If he said they would be out on Thursday, respond to him in writing stating that per your telephone conversation on such-and-such date at whatever time, it is your understanding that XYZ contractors will be on site to do deck replacement, roofing, etc…


#12

one thing at a time.
get your roof done and wait a few good rains before you let anybody start fixin your insides, if you have any ceilin or wall damage.
get the roof done and get the roofers on down the road.
once your roofs done and workin properly then move on to the inside.
im kinda concerned about ya.
if ya have anybody in the family or a freind in the construction feild.
it would hurt to have them around. it will atleast keep the roofers on there toes.
its good to here your getting your calls answered, and returned.
thats half the battle.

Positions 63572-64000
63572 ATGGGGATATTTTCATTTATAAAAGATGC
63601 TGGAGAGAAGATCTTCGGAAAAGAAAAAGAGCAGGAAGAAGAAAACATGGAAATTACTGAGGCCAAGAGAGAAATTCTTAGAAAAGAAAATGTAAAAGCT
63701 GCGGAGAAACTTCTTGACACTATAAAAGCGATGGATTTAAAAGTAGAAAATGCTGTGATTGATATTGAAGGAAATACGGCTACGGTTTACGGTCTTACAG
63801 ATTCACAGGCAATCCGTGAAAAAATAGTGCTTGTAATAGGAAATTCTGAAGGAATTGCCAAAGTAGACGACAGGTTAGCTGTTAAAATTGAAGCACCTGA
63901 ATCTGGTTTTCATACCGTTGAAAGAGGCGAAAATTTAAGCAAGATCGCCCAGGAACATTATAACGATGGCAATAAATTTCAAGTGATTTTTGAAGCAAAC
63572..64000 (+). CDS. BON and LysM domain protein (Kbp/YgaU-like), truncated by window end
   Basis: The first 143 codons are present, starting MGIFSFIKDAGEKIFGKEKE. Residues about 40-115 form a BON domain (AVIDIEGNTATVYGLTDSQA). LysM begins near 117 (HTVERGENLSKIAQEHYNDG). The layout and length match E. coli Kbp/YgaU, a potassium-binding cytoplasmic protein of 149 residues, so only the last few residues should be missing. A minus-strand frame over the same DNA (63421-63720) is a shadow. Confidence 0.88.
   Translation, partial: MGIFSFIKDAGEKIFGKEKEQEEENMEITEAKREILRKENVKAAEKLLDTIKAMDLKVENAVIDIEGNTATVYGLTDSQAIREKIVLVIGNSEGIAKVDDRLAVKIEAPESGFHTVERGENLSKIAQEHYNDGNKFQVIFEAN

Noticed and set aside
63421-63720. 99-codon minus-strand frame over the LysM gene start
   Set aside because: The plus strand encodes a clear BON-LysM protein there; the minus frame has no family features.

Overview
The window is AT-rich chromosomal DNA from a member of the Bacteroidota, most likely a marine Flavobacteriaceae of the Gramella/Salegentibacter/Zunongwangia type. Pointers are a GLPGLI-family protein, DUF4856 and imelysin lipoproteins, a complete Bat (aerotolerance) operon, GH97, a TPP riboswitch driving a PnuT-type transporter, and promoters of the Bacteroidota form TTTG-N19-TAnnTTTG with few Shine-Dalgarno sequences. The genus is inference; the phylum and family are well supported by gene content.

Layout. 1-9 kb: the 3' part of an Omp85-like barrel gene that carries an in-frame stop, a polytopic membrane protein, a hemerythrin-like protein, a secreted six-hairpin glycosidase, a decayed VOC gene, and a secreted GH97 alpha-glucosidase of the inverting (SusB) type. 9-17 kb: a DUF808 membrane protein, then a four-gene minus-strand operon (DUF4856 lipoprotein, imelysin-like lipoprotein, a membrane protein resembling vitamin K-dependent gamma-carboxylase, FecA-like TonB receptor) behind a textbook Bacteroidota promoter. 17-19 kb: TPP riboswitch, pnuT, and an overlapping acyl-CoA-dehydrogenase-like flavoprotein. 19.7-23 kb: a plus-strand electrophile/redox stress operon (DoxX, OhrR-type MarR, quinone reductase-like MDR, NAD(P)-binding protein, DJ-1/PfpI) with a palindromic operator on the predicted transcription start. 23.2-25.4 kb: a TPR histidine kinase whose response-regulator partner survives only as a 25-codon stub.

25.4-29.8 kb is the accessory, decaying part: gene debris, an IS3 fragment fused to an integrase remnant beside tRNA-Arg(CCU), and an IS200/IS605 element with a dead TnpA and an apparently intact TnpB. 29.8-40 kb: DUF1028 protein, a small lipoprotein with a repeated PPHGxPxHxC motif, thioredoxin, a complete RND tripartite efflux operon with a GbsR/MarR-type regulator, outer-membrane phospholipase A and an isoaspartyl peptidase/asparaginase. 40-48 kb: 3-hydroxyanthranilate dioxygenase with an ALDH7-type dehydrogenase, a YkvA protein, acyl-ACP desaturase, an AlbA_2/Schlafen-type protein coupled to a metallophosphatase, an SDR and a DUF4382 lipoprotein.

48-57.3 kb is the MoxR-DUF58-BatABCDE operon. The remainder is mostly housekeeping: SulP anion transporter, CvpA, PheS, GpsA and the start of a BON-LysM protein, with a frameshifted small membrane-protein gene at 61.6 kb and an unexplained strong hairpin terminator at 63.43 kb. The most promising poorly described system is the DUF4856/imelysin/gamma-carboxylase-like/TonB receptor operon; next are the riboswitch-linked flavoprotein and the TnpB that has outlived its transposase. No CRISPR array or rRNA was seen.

good luck and let us know how things go.

gweedo.


#13

So they finally came out yesterday and started replacing the wood on the top of the house. When I came home at 5:15 there was nobody there, a box truck was in the middle of my yard and the soffit side of my house was lower than my gutter. Later the crew boss came by and I pointed out the soffit side of my house. He said they would fix it. My neighbor called me today and said the repair they were making was just cosmetic. They needed to replace the 2x6 in the soffit. They said sure, we’ll do it for $1300 then they said $1350. I’m concerned that when they get to the back flat patio roof that has black mold from the rain pouring in for a month that they’ll expect me to pay for that wood as well. So my roof price is going up right now from the initial price (and what the insurance paid) by $3600. I’ve asked for them to give me in writing that they will pay for the damage they caused. I’m not sure where to go from here. If I don’t replace the soffit, it will look terrible and will be structural damage to my home. If I agree to pay for it, who knows what will be the thousand dollar item tomorrow. Any ideas?